Saturday, October 3, 2009

La Dolce Vita








As I have mentioned, I am a teacher in the Los Angeles Unified School District, and this year the budget cuts cost me dearly. I lost the auxiliary class I have taught for the last nine years, and though this class added the stress of an extra preparation and the attendant papers, it also padded my wallet, which made it a little easier for me to inure myself to teaching four one-and-a-half-hour classes each day with only two brief breaks (20 and 30 minutes respectively). Gates and locks define the boundaries of the campus and these gates and locks are not to be opened until the school day ends, so this means that for the last nine years, I have been almost literally chained to my desk. 

Not once in nine years have I ever “met a friend for lunch” or gone off campus to “grab a bite.” Since there is really no time to do anything but teach my classes, answer student questions, and make small talk in the bathroom line, I practically live in my little isolated realm. I have packed my little island with the essential modern conveniences like a fridge stocked with berries, Greek yogurt, organic peanut butter, whole grain bread, cheese, water, juice; a kettle to boil water for my coffee and oatmeal; and my iPhone so I can enjoy the promise of at least some contact with the outside world during those two luxurious breaks I get. A colleague of mine once asked whether I was hiding a Murphy bed in my book closet. 


This week, on my way back to class during the morning break, I got a call from a dear friend, who asked what I was doing for lunch. The question, alive with the thrill of leisure and adulthood, could have crushed my spirits, but I paused for a second and remembered that this year, because I lost my auxiliary class, I am actually free for a significant chunk of two out of three afternoons a week and this was going to be one of those afternoons. So at 1:15 PM, during the lunch period, I did the previously unimaginable . . . I walked out of school “to meet a friend for lunch,” to “grab a bite.” Fortunately for me, Dolce Isola had opened its doors just up the street.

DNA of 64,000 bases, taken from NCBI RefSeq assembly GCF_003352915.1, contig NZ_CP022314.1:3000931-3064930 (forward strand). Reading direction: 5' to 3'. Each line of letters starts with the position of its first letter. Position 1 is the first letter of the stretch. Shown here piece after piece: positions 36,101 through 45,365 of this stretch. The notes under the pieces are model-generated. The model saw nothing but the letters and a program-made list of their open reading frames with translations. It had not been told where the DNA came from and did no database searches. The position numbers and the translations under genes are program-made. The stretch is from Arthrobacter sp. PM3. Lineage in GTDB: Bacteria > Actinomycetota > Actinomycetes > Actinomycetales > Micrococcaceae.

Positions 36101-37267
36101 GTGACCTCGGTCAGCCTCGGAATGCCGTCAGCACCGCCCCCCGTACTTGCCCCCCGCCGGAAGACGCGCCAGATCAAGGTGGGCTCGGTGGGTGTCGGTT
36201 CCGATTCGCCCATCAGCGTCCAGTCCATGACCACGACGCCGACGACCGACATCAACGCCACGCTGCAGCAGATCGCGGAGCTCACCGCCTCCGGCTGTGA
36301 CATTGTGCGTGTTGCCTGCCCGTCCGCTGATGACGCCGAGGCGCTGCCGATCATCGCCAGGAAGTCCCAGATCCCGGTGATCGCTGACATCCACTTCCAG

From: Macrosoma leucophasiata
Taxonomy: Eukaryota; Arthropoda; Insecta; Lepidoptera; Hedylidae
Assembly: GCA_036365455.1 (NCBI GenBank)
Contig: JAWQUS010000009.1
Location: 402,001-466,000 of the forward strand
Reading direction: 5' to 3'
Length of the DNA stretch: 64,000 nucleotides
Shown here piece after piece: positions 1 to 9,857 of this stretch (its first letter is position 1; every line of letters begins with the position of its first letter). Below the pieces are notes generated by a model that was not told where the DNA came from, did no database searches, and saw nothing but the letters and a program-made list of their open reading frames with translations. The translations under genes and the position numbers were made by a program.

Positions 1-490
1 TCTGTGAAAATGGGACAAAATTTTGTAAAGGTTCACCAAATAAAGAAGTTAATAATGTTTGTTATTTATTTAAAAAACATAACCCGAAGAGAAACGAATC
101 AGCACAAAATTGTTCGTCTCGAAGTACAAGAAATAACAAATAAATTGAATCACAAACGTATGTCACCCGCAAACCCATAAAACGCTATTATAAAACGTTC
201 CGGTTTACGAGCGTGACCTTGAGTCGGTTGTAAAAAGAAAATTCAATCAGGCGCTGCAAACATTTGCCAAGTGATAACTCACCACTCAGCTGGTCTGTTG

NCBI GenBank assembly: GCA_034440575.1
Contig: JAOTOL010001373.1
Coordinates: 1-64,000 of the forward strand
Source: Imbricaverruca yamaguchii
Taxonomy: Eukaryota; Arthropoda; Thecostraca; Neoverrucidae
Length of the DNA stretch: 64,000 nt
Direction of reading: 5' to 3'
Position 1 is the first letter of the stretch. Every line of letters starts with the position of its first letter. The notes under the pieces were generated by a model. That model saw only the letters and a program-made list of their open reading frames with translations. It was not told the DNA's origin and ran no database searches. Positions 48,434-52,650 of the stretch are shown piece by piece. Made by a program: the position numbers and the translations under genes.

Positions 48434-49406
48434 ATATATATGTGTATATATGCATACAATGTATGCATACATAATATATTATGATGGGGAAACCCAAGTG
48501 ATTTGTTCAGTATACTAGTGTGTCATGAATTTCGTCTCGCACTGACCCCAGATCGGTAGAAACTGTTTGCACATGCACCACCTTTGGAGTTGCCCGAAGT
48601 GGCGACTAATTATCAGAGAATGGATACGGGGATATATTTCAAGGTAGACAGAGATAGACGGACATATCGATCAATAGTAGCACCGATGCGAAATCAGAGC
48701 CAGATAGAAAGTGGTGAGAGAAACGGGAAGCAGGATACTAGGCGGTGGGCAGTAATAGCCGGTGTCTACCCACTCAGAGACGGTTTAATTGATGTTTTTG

The bright red building with its red and white striped awning and little ice-cream tables and chairs out front stands out like an oasis on an otherwise gray section of south Robertson Boulevard. Their pastry case does not contain wilted tuna sandwiches on soggy wheat bread or Brillo pad coffee cake. Nope, this case is full of delectable treats like Mitzi’s Earthquake chocolate cookies, red velvet cupcakes topped with cream cheese icing, lemon squares, chocolate croissants, tea scones, chocolate truffle torts, and I hear the tart tartin is the best anywhere. Just looking at the display gave me a sense of well being. 

For lunch my friend and I first shared the homemade guacamole filled with large chunks of avocado and fresh homemade tortillas--hot and satisfying. My friend opted for the Dolce Club Sandwich, and I picked the Ivy Buffet: Normandy chicken salad, fresh tuna salad, pasta a la checca, and lo scogglio potato salad. Every bite delicious, particularly the potato salad, which, to my great joy, was true Mediterranean comfort food, doused in olive oil. 

What is perhaps most exciting about Dolce Isola is the fact that it is the bakery for The Ivy restaurant. That means not only had I been sprung from my work confinement for the first time in nine years, and not only had I the chance to spend time with my dear friend, but I also had been enjoying a meal that was being similarly enjoyed in the far tonier reaches of the same boulevard. I had briefly traded my work island for the Dolce Isola and enjoyed every second of it--except I forgot to get dessert! Well, next time.

2 comments:

  1. One of my greatest joys in college has been to to leave behind the days of ketchup-as-vegetable and soda-free vending machines, and graduate to local cafes and bottomless mugs of good coffee.

    It's about time that you (a teacher and a full-on adult) should get to enjoy the same privileges that I (a student and a quasi-adult) have begun to take for granted.

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